The Indian Navy plans to acquire a sizeable number of unmanned aerial and underwater platforms in the next few years to significantly ramp up its surveillance capability. The acquisition is supposed to be a part of India’s roadmap on unmanned platforms. It is quite clear that the Indian Navy is set to enhance surveillance capability to focus on acquiring new-age technology.
In an interview late last year, the Indian Navy Chief Admiral Karambir Singh had said “Underwater domain awareness and underwater capabilities are the key focus areas of mine and the Indian Navy. We are focusing hard on getting more awareness of warfighting within the underwater space”.
Among the biggest concerns in the underwater domain for any navy is sea mines which don’t make much impact on the public consciousness because they’re unremarkable-looking, iron-encased explosives, most often placed under the water’s surface (buoyant mines) or on the seabed (ground mines). There they float or sit silently for weeks, months or years, until a ship or submarine strikes them directly, or produces the right magnetic, acoustic or pressure signal to set them off. The resulting explosion can be every bit as devastating as, say, a missile.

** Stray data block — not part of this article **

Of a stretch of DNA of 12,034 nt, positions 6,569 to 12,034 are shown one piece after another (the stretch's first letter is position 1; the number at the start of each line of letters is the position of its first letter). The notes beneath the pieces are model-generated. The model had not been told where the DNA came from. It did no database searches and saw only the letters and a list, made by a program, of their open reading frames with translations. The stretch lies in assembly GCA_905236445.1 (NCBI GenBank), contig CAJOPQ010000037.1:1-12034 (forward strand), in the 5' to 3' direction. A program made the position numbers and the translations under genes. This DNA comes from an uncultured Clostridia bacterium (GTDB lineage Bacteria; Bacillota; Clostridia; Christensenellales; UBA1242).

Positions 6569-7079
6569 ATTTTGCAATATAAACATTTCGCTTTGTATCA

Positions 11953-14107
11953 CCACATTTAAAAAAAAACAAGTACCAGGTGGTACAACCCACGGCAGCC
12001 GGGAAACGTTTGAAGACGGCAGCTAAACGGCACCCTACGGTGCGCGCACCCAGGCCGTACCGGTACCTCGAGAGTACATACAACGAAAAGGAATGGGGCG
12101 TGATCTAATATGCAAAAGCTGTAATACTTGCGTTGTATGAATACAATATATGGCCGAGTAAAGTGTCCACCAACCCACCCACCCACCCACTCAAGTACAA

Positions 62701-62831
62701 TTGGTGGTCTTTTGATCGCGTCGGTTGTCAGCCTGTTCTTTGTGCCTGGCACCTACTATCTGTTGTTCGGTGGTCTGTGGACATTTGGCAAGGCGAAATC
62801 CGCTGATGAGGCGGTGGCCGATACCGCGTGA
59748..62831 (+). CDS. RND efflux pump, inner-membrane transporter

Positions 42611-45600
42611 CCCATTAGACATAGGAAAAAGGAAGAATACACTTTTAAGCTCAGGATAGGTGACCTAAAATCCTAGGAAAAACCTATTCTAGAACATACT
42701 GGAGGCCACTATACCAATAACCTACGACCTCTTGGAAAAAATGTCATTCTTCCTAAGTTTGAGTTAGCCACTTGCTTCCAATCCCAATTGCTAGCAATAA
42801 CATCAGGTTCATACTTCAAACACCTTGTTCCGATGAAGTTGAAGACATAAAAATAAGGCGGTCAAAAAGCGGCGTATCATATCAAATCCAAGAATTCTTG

Sea mines are an inexpensive but low-tech weapon that can cause havoc with trade and communication. The Indian Navy recently unveiled the unmanned roadmap that outlines the phased transition of manned to manned-unmanned hybrid to fully unmanned.
Modern mine reconnaissance and mine disposal demand a multifunctional Remotely Operated Vehicle (ROV) that can operate in extreme environments and cope with advanced mines. Saab offers a vast range of unmanned underwater systems that provides operational possibilities across the scope of mine countermeasures, antisubmarine warfare, anti-surface warfare, counterterrorism and civilian systems.
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